After years of back and forth, the statue of a grieving American Indian mother will have a home in a prime location on the west steps of the Colorado State Capitol.
The State Appropriations Building Committee voted 7-2 on Friday to replace the Civil War soldier statue, which was toppled this summer during the George Floyd protests, with the Sand Creek Memorial.
The Civil War soldier, still sporting graffiti and scrapes from its fall, now sits in a temporary spot in the lobby of History Colorado.
The location of the statue has been at the center of five years of negotiations. Tribal leaders wanted the memorial placed on the west steps, where the massacre could be acknowledged by tourists and Coloradans who visit. But the state would not move the Civil War soldier to accommodate their wishes.
Instead, the tribes had been offered several other places to locate the monument, including an area on a hilly site on the southeast Capitol grounds. A spot near the Capitol’s west side was discussed, but that idea was nixed by the state. Other locations have been considered, including a stretch of flat ground in Lincoln Park, near the Colorado Veterans Memorial, but the tribes opposed that spot.
The Sand Creek Massacre is one of the most controversial chapters in Colorado’s history.
Two hundred and thirty Cheyenne and Arapahoe, mostly women, elderly and children, were slaughtered on Nov. 29, 1864, when volunteers from the First and Third Colorado Cavalry regiments ambushed them at sun-up. The 700 Cheyenne and Arapaho who gathered there had been promised a peaceful existence by the government. After the attack, the Army soldiers burned the camp and took trophies from the bodies, which they displayed in a parade through Denver, where they were initially hailed as conquerors.
The massacre poisoned relationships and was a catalyst for wars between the U.S. Army and Native Americans for years.
“They were wiped out,” Otto Braided Hair, of the Northern Cheyenne and a descendant of Sand Creek survivors, told the committee. “Their voices are no longer heard. Their wishes and concerns were no longer heard. Those are the people we speak for.”
Braided Hair was one of a handful of tribal representatives from the four tribes — Northern Arapaho and Cheyenne and Southern Arapaho and Cheyenne — that were settled at Sand Creek. His great grandfather and grandmother, who was pregnant at the time of the attack, escaped and eventually ended up being relocated to Montana. The four tribes still consider Colorado to be ancestral land.
"It's important that the monument is placed in a location that's prominent," Ryan Ortiz of the Northern Arapaho, on the phone from Wyoming, told the committee. "Our people still live with generational trauma."
Democratic Rep. Susan Lontine of Denver, who chairs the building committee, said the toppling of the Civil War statue in June "was a sign that we needed to take this up again and formalize our location and offer that spot to the tribes."
At times during Friday’s testimony there were stretches of silence as tribal representatives on phone lines from Montana, Oklahoma and Wyoming gathered their emotions to speak about a subject that is still painful, 136 years later.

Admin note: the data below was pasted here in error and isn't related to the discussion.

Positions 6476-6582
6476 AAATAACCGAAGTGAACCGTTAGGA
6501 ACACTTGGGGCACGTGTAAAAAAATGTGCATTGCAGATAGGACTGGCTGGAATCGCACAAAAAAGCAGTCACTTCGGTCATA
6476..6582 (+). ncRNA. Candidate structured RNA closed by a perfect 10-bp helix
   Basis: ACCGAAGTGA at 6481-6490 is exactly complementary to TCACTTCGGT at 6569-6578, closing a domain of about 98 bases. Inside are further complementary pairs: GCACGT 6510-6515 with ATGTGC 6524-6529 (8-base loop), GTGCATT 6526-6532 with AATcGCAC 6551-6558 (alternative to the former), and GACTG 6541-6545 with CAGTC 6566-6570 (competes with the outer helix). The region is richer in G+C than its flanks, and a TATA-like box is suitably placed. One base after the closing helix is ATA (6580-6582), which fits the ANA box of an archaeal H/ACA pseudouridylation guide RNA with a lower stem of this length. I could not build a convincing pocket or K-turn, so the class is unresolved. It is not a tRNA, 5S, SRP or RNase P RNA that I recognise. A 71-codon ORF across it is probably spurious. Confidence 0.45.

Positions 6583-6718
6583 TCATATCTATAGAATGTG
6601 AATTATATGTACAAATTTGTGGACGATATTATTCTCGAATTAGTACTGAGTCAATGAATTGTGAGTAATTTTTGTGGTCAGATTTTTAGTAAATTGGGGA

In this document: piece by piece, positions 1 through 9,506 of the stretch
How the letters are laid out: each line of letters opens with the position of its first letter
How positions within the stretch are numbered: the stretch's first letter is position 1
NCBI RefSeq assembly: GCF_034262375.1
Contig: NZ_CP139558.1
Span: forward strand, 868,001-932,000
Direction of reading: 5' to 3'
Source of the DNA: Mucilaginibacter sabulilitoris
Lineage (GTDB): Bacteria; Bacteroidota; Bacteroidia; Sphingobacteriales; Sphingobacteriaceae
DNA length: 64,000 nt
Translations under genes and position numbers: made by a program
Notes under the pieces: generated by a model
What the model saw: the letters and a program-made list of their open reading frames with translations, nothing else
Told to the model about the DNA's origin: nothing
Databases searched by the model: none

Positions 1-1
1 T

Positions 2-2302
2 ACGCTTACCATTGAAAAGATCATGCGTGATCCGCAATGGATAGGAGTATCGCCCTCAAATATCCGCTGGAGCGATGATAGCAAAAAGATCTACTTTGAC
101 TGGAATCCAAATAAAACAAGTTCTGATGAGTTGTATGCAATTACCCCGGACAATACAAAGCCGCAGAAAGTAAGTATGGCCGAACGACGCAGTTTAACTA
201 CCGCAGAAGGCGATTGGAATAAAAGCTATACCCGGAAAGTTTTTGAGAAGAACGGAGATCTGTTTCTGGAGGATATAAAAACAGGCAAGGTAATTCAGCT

Though two committee members voted against the motion, only one of them voiced opposition to the memorial’s prime location.
Board member and former State Historic Preservation Officer Georgianna Contiguglia said that it might not be appropriate to have such a horrific reminder front and center at one of the state’s most popular landmarks.
"For people who are visiting Denver for the first time, I’m not sure that the message that Colorado wants to give is that our primary important event is a massacre," she said.
Now that the location of the Sand Creek Memorial statue has been decided, the issue will move to the state legislature, with the Capitol Development Committee.
“What we will be looking at next is exactly how tall will it be? What will the pedestal will be made of? How do we ship it from Oklahoma?” said Jon Bellish, vice president of strategy for One Earth Future, which is paying for part of the cost for the memorial. “We might have to put her on a flat bed truck and drive her to Colorado.”
Belish believes the final cost could be anywhere from $150,000 to $200,000.
Harvey Pratt, who designed the sculpture and happens to be a Sand Creek descendant, says that he would like for people to be able to see the woman’s face. He says his prototype clay model is 7 by 9 inches and is waiting in his home in Guthrie, Okla.
Pratt just returned from Washington, D.C., where he celebrated the dedication of the Smithsonian's National Native American Veterans Memorial, which he created.
“It was beautiful,” he told Colorado Politics. “It was raining, but that didn’t stop people from coming and singing and dancing and making offerings.”
Pratt’s great grandfather and grandmother were in love when the attack at Sand Creek happened. He says they ran in their bare feet for miles in the ice and snow to save their lives.
“When I was a boy, we left our shoes by the bed every night,” he told Colorado Politics. “In case something like that happened again, at least we wouldn’t be bare foot.”
The decision to replace a generic Civil War statue with an acknowledgment of the massacre took just an hour and a half. But for the tribes whose ancestors experienced Sand Creek, it’s been 136 years.
“Even though it was a tragedy, we still are a proud people,” Northern Cheyenne representative Benjamin Ridgley said from his home in Wyoming.
"We are survivors."